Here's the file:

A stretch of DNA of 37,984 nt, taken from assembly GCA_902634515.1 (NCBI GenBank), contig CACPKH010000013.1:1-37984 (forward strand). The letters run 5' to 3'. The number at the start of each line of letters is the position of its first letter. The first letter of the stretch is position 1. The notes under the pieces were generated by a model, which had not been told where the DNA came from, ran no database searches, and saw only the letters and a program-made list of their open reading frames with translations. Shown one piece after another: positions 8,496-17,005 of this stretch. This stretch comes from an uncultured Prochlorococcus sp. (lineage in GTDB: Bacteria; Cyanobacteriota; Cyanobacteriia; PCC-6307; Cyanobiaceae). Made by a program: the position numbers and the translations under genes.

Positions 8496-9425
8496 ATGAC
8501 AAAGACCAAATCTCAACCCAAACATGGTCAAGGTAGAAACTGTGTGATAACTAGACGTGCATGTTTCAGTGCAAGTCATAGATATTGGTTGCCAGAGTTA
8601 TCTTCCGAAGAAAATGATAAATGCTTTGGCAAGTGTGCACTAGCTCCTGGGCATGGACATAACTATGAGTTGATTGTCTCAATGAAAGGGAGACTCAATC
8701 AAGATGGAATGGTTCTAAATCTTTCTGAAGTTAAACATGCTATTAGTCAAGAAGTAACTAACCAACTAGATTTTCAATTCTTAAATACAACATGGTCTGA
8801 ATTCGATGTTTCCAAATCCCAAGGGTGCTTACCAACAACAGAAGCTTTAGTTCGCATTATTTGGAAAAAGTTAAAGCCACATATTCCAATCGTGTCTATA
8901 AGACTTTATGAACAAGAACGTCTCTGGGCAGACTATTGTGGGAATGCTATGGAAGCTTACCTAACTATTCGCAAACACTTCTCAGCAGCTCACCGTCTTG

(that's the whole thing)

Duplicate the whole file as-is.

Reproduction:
A stretch of DNA of 37,984 nt, taken from assembly GCA_902634515.1 (NCBI GenBank), contig CACPKH010000013.1:1-37984 (forward strand). The letters run 5' to 3'. The number at the start of each line of letters is the position of its first letter. The first letter of the stretch is position 1. The notes under the pieces were generated by a model, which had not been told where the DNA came from, ran no database searches, and saw only the letters and a program-made list of their open reading frames with translations. Shown one piece after another: positions 8,496-17,005 of this stretch. This stretch comes from an uncultured Prochlorococcus sp. (lineage in GTDB: Bacteria; Cyanobacteriota; Cyanobacteriia; PCC-6307; Cyanobiaceae). Made by a program: the position numbers and the translations under genes.

Positions 8496-9425
8496 ATGAC
8501 AAAGACCAAATCTCAACCCAAACATGGTCAAGGTAGAAACTGTGTGATAACTAGACGTGCATGTTTCAGTGCAAGTCATAGATATTGGTTGCCAGAGTTA
8601 TCTTCCGAAGAAAATGATAAATGCTTTGGCAAGTGTGCACTAGCTCCTGGGCATGGACATAACTATGAGTTGATTGTCTCAATGAAAGGGAGACTCAATC
8701 AAGATGGAATGGTTCTAAATCTTTCTGAAGTTAAACATGCTATTAGTCAAGAAGTAACTAACCAACTAGATTTTCAATTCTTAAATACAACATGGTCTGA
8801 ATTCGATGTTTCCAAATCCCAAGGGTGCTTACCAACAACAGAAGCTTTAGTTCGCATTATTTGGAAAAAGTTAAAGCCACATATTCCAATCGTGTCTATA
8901 AGACTTTATGAACAAGAACGTCTCTGGGCAGACTATTGTGGGAATGCTATGGAAGCTTACCTAACTATTCGCAAACACTTCTCAGCAGCTCACCGTCTTG